- Knead until it comes together into a shaggy mass. If it’s feeling quite dry (which can happen in the winter), you can wrap the dough in plastic wrap and allow it to rest for 15 minutes to hydrate better. Once the dough has come together into a solid mass, wash and dry your hands. Discard any unincorporated dry bits from the work surface with a bench scraper.Knead aggressively for 5 - 7 minutes, digging the heel of one hand into the dough and stretching it, then folding the dough over itself. Rotate 45 degrees and continue digging, stretching, and folding. Note: If the dough starts to dry out, you can lightly wet your hands or mist the dough directly to control the humidity.
- Rest the dough: At this point, it should feel quite smooth and slightly tacky but not sticky — with no dry bits remaining.Wrap dough tightly in plastic wrap. Rest for at least 20 minutes (up to 2 hours) at room temperature before rolling out.
- Divide rested dough into 4 equal pieces. Roll out one piece at a time, leaving the rest in plastic wrap. Roll out a section of dough until it’s about ⅓-inch thick.
- Roll out the dough: Attach your pasta maker to the Kitchenaid and turn the dial to ‘1’ (this is the widest setting). Turn the mixer on the lowest setting (‘Stir), then feed the dough through the attachment twice. Afterwards, the dough will form into an oval shape. To make a uniform rectangle, fold one end halfway up the dough, then fold the other end on top so you’ll have three even layers like an envelope. Using a rolling pin, roll the dough out to ¼-inch thickness.Feed through the next highest setting ('2') twice, then continue feeding through narrower and narrower settings until you’ve reached the thinness required. For perfectly straight cuts of pasta, trim off any uneven edges of your rolled pasta sheets.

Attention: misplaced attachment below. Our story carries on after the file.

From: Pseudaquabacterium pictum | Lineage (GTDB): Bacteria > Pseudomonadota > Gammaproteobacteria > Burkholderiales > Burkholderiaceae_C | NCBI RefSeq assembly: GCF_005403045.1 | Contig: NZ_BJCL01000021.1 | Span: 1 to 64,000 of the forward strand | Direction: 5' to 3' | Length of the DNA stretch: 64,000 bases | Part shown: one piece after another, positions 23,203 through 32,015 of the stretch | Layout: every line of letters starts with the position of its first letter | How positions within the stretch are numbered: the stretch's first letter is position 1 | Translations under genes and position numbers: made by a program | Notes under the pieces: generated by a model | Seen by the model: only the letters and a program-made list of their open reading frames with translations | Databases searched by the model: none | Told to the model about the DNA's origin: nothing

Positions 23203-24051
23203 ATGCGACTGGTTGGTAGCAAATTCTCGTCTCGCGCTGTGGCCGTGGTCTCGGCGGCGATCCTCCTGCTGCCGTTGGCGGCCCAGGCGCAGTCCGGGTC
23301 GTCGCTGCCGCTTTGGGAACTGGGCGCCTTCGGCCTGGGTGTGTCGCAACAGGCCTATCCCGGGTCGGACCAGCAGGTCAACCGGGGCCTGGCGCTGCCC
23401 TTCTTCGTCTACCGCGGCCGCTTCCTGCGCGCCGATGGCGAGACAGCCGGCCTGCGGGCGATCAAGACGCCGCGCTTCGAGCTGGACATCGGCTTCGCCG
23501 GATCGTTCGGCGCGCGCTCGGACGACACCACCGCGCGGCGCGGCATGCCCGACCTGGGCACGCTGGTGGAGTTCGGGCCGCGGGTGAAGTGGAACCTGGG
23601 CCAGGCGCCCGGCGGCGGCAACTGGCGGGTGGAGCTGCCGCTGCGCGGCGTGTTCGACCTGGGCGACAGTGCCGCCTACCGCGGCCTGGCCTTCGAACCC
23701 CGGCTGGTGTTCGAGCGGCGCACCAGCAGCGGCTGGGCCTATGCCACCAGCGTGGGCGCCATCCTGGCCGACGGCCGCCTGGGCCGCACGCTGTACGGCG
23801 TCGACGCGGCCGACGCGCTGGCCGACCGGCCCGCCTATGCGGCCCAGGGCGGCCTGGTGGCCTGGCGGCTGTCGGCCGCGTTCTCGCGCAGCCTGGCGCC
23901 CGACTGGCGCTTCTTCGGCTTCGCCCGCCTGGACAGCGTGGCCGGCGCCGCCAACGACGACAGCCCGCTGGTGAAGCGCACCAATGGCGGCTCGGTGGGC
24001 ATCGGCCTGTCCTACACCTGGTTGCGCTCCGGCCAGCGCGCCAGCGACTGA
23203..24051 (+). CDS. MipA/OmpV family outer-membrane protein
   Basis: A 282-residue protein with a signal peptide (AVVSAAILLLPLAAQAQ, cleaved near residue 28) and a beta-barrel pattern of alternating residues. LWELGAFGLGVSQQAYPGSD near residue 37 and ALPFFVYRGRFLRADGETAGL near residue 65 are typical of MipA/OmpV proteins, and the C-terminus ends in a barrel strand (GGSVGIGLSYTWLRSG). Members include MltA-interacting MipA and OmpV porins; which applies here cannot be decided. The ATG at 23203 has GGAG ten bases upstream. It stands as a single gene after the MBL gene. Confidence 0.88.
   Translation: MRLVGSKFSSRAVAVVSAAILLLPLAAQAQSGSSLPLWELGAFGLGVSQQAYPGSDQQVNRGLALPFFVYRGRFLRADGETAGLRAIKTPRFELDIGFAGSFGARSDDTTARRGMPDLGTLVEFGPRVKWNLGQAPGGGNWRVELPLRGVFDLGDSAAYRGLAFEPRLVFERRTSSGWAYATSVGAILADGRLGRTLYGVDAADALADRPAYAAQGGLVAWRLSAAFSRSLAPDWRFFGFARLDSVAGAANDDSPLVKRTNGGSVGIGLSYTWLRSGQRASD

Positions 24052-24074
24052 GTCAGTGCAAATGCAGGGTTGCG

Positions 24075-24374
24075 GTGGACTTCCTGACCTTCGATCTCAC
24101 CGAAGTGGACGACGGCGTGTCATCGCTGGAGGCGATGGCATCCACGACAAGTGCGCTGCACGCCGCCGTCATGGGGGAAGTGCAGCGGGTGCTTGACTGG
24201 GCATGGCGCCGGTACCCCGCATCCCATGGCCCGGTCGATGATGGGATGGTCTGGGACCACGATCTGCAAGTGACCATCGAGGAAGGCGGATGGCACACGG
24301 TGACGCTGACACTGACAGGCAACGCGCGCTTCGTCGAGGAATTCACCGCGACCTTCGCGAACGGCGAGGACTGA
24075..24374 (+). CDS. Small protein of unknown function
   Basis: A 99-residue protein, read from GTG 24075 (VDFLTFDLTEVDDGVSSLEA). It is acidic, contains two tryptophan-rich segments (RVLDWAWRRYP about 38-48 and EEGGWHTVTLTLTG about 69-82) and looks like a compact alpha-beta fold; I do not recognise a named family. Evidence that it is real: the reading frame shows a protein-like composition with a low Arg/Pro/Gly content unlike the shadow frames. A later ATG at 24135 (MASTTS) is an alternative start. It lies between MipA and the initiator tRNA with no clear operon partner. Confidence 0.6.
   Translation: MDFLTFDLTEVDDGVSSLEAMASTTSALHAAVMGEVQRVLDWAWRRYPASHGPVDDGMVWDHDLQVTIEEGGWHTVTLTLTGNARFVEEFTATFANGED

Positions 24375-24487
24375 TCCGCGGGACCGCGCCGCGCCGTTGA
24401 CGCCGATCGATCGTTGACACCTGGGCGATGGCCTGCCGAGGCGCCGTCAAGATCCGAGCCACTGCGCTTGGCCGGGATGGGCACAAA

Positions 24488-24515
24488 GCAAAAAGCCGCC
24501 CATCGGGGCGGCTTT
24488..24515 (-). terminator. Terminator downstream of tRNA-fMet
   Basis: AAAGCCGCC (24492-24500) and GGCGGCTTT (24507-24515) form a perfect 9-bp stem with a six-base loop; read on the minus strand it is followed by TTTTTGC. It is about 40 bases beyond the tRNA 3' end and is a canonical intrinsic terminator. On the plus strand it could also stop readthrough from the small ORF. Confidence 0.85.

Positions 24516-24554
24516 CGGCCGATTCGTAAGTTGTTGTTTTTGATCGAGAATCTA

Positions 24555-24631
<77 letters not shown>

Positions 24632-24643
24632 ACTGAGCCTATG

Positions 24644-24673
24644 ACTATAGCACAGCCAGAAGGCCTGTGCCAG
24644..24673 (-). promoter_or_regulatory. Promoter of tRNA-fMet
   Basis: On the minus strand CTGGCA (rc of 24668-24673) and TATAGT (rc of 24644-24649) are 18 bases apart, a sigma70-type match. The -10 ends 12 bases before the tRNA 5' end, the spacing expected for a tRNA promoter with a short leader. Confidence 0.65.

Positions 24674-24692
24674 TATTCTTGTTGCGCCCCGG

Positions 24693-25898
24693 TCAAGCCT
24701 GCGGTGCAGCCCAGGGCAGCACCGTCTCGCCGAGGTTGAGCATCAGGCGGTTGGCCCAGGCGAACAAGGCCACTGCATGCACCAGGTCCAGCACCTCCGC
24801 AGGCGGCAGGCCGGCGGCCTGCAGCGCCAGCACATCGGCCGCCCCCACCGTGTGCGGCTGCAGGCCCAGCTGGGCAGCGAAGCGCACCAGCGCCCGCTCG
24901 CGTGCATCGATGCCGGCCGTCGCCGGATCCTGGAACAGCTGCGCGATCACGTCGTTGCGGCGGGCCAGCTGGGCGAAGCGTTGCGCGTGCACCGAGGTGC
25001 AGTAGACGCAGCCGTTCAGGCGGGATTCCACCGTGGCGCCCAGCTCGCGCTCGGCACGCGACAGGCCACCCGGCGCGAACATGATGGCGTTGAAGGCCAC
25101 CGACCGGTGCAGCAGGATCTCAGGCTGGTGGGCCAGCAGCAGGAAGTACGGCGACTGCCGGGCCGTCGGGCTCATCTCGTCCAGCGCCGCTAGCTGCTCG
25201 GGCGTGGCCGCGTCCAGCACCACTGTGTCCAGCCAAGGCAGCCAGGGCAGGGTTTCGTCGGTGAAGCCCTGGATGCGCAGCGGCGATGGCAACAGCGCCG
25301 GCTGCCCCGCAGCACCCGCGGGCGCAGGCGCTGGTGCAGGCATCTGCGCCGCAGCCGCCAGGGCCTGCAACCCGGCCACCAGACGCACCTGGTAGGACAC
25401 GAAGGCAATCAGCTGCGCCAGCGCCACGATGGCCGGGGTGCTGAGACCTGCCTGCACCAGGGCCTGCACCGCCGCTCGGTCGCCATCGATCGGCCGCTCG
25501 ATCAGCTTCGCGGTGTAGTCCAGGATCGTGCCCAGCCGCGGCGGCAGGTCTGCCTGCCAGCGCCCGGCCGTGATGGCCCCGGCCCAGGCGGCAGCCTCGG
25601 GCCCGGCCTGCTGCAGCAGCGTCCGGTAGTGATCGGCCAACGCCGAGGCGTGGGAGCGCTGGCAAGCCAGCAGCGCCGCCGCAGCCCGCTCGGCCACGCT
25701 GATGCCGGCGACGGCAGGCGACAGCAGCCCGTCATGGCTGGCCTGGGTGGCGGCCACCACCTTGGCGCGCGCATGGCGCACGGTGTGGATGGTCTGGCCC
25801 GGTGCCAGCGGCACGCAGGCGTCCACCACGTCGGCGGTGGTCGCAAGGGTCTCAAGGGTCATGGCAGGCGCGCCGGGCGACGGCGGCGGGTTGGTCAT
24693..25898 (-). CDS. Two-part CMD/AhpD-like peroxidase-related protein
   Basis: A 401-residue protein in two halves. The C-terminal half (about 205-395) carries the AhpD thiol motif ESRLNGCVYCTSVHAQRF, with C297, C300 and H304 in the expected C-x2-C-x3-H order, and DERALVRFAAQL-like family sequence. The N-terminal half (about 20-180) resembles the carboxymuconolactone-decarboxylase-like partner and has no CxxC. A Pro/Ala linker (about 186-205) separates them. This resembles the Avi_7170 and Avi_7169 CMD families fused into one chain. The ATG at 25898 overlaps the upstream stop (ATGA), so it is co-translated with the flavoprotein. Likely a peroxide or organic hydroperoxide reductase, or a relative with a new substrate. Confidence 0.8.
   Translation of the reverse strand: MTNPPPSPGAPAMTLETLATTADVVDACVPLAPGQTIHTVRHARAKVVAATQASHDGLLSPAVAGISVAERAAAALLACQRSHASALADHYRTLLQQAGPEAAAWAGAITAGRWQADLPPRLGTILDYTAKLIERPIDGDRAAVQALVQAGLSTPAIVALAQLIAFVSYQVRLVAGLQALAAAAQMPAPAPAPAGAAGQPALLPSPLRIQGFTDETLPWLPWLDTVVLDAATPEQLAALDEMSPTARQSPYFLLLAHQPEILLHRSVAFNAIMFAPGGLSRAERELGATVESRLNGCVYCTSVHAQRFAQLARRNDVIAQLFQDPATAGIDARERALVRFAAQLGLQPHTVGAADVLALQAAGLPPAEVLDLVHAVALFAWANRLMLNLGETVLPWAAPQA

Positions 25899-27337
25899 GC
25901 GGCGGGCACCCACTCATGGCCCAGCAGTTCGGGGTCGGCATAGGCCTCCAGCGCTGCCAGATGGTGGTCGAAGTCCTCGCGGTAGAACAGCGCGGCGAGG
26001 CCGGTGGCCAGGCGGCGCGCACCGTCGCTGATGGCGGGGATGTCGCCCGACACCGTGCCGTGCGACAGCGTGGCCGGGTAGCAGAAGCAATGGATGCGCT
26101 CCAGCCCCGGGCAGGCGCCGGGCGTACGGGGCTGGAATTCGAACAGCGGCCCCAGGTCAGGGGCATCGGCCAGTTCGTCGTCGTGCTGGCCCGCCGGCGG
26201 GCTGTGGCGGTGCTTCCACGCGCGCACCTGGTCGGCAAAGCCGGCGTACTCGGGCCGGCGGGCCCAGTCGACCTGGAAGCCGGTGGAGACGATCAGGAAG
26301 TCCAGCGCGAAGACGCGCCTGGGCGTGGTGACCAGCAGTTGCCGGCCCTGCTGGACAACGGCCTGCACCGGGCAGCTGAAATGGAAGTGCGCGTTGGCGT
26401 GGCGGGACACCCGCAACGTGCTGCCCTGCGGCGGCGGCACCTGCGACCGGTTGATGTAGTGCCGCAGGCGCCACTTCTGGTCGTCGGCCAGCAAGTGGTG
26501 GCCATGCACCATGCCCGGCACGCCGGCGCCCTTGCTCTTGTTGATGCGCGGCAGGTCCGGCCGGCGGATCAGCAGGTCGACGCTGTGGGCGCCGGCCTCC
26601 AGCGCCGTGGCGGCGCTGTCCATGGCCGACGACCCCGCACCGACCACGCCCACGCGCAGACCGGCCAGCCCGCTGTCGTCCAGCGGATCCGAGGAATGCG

- Rolling and Cutting Recommendations: Note: I like setting 5 for chewier strands and setting 6 for thin, delicate pasta. For setting 6, run through the rollers just once. For all lower settings, run twice through.If desired, cut the sheet in half crosswise before cutting for shorter noodles. Generously dust with semolina flour to prevent sticking.Spaghetti: Thickness: 4 or 5 | Switch out the pasta sheet roller with the Spaghetti cutter, then run the dough through the cutter. Fettuccine: Thickness: 5 or 6 | Run the dough through the fettuccine cutter. For tagliatelle and pappardelle, loosely fold the sheet of pasta over itself lengthwise (the long way) in 2 ½-inch increments, then use a sharp knife to cut widthwise (the short way) into desired lengths.Tagliatelle: Thickness: 5 or 6 | Cut pasta into ¼-inch wide pieces.Pappardelle: Thickness: 5 or 6 | Cut pasta into ¾-inch to 1-inch pieces.
- Dust the cut pasta with semolina flour to prevent sticking, then loosely twirl it into a nest and store on a semolina-dusted baking sheet covered with a kitchen towel. Repeat rolling out and cutting the remaining dough.
- Cook the pasta: Cook fresh pasta in a large pot of salted boiling water until al dente. Fresh pasta cooks very quickly, so it may be done in as little as 1 minute depending on the shape. Sauce and serve!
- Use a mister while kneading and rolling if the dough begins to dry out.
- Knead on a wooden cutting board. Wood absorbs moisture and prevents sticking or rapid drying. Non-wood surfaces will work but can yield slightly stickier dough.
- Room Temperature: Store freshly cut pasta on a semolina-dusted baking sheet for up to 2 hours. Cover with a damp kitchen towel to prevent drying.
- Fridge: Fresh pasta can be kept in the fridge up to 24 hours in an airtight container. Line with semolina-dusted parchment paper to prevent sticking.
- Freezer: For longer storage, freeze pasta on a parchment-lined sheet for 1 hour. Transfer to an airtight container or ziploc bag and freeze up to 1 month. Cook directly from frozen.